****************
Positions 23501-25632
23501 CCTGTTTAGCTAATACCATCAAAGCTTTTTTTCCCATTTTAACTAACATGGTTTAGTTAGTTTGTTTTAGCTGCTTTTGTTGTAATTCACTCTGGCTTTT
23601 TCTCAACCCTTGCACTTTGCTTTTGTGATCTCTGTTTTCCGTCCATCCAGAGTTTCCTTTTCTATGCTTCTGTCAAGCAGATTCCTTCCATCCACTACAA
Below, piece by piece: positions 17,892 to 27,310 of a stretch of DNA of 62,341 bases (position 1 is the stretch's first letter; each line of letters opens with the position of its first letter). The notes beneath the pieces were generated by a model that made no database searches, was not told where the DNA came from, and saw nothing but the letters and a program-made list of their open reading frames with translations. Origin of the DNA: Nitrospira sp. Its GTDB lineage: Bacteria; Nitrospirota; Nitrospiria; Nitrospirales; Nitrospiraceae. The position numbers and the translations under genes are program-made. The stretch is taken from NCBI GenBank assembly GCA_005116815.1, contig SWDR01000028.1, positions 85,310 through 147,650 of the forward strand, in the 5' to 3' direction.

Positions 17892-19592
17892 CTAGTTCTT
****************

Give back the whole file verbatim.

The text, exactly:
Positions 23501-25632
23501 CCTGTTTAGCTAATACCATCAAAGCTTTTTTTCCCATTTTAACTAACATGGTTTAGTTAGTTTGTTTTAGCTGCTTTTGTTGTAATTCACTCTGGCTTTT
23601 TCTCAACCCTTGCACTTTGCTTTTGTGATCTCTGTTTTCCGTCCATCCAGAGTTTCCTTTTCTATGCTTCTGTCAAGCAGATTCCTTCCATCCACTACAA
Below, piece by piece: positions 17,892 to 27,310 of a stretch of DNA of 62,341 bases (position 1 is the stretch's first letter; each line of letters opens with the position of its first letter). The notes beneath the pieces were generated by a model that made no database searches, was not told where the DNA came from, and saw nothing but the letters and a program-made list of their open reading frames with translations. Origin of the DNA: Nitrospira sp. Its GTDB lineage: Bacteria; Nitrospirota; Nitrospiria; Nitrospirales; Nitrospiraceae. The position numbers and the translations under genes are program-made. The stretch is taken from NCBI GenBank assembly GCA_005116815.1, contig SWDR01000028.1, positions 85,310 through 147,650 of the forward strand, in the 5' to 3' direction.

Positions 17892-19592
17892 CTAGTTCTT